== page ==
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UK: 13 unis with large int’l student cohorts may go bust without bailout

Declines in international student enrolments at UK universities may lead to losses of between £1.4 billion and £4.3bn, and 13 institutions “may not be viable in the long run” financially without a government bailout, a report has suggested.

Declines in international student enrolments at UK universities may lead to losses of between £1.4 bn and £4.3bn. Photo: Pexels/ Mehrad Vosoughi

A targeted £140 million bailout could help those institutions to keep afloat, the IFS indicated

The Institute for Fiscal Studies report indicates in total universities are at risk of losing anywhere between £3 bn and £19 bn in the long run – between 7.5% and nearly half of the sector’s overall annual income – as a result of the coronavirus pandemic.

Total estimated losses are highly uncertain, the report added, but identified increases in the deficits of university-sponsored pension schemes as another area where institutions could lose up to £7.6bn.

“The institutions with the highest predicted losses all have large financial buffers and are therefore at little risk of insolvency”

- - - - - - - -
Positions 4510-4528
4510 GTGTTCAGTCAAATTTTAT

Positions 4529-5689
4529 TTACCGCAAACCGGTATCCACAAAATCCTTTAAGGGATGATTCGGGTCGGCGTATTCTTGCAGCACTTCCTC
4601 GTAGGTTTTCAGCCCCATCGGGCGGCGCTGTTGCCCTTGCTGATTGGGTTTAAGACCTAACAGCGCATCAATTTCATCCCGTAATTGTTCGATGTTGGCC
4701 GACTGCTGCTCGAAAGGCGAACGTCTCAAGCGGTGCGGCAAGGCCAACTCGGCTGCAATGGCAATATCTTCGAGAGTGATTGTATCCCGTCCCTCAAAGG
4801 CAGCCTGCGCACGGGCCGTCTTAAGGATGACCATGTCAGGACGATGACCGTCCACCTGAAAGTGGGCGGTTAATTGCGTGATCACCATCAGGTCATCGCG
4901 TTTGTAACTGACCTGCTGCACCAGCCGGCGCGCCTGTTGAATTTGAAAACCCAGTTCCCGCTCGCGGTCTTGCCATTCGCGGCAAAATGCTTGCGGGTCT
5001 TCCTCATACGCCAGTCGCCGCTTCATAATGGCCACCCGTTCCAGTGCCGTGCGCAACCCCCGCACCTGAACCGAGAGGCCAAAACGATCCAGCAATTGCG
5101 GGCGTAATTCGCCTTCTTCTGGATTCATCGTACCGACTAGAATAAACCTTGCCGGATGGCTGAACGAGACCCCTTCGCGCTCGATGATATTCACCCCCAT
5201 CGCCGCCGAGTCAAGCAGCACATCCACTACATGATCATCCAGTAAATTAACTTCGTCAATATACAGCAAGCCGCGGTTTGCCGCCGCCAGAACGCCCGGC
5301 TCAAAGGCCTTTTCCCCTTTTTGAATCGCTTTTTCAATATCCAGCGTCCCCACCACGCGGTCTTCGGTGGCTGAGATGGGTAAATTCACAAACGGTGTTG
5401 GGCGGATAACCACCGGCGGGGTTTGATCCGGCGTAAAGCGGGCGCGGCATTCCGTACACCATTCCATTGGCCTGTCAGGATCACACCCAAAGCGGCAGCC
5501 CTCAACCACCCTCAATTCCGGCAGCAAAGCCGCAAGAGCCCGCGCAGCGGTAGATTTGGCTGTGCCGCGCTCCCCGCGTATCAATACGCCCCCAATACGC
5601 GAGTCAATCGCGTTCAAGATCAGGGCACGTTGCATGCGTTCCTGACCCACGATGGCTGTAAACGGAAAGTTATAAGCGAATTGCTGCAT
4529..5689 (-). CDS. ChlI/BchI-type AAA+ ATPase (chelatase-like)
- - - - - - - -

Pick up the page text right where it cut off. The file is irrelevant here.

Student accommodation and conference and catering operations, and financial losses on long-term investments could compound losses of income, the IFS noted.

Serious financial problems stemming from the losses could “in the extreme” cause insolvency, the research institute warned.

Institutions with large numbers of international students and those with substantial pension obligations – often higher-ranking institutions as well as postgraduate and music & arts institutions – are most affected, the IFS continued.

“Some of the least selective universities, which rely largely on domestic fee income, will also be badly hit if higher-ranked universities admit more UK students to make up for the shortfall in their international enrolments.”

While student caps for domestic students recently announced will constrain this behaviour, the least selective institutions are still likely to see falls in student numbers, it added.

Cost-saving via significant staff redundancies are necessary at ailing institutions, the IFS suggested.

“In our central scenario, we estimate that cost savings could reduce the overall bill by only £600 million or around 6% without redundancies.